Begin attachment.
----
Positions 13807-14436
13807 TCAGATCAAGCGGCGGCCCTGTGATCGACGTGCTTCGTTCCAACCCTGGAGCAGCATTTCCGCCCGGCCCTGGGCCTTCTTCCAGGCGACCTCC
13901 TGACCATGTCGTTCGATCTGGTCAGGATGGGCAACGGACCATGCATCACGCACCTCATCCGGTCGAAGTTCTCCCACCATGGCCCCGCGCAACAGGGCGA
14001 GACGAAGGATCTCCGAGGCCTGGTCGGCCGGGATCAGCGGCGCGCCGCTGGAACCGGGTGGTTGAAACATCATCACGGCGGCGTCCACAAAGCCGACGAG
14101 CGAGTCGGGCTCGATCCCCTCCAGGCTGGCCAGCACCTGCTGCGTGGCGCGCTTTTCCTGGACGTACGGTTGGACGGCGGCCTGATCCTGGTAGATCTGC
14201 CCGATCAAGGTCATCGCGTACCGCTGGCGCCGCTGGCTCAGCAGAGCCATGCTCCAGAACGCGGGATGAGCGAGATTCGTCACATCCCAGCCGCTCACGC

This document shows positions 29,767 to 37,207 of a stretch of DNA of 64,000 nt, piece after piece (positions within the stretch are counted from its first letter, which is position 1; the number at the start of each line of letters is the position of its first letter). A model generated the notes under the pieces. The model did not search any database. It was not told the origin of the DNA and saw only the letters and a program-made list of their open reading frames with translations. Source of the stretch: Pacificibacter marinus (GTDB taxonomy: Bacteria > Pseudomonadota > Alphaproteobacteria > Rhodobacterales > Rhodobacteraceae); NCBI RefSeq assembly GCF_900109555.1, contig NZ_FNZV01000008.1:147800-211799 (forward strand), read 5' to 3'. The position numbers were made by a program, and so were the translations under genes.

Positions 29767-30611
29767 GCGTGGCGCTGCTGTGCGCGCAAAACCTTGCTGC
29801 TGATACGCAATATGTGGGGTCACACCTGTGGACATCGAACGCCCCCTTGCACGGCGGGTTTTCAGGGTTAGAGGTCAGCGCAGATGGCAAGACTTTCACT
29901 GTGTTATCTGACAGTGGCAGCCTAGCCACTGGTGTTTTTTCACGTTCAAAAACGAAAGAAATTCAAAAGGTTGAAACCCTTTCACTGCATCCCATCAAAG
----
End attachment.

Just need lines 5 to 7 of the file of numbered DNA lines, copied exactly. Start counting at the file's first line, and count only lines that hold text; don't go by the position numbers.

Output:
14101 CGAGTCGGGCTCGATCCCCTCCAGGCTGGCCAGCACCTGCTGCGTGGCGCGCTTTTCCTGGACGTACGGTTGGACGGCGGCCTGATCCTGGTAGATCTGC
14201 CCGATCAAGGTCATCGCGTACCGCTGGCGCCGCTGGCTCAGCAGAGCCATGCTCCAGAACGCGGGATGAGCGAGATTCGTCACATCCCAGCCGCTCACGC

This document shows positions 29,767 to 37,207 of a stretch of DNA of 64,000 nt, piece after piece (positions within the stretch are counted from its first letter, which is position 1; the number at the start of each line of letters is the position of its first letter). A model generated the notes under the pieces. The model did not search any database. It was not told the origin of the DNA and saw only the letters and a program-made list of their open reading frames with translations. Source of the stretch: Pacificibacter marinus (GTDB taxonomy: Bacteria > Pseudomonadota > Alphaproteobacteria > Rhodobacterales > Rhodobacteraceae); NCBI RefSeq assembly GCF_900109555.1, contig NZ_FNZV01000008.1:147800-211799 (forward strand), read 5' to 3'. The position numbers were made by a program, and so were the translations under genes.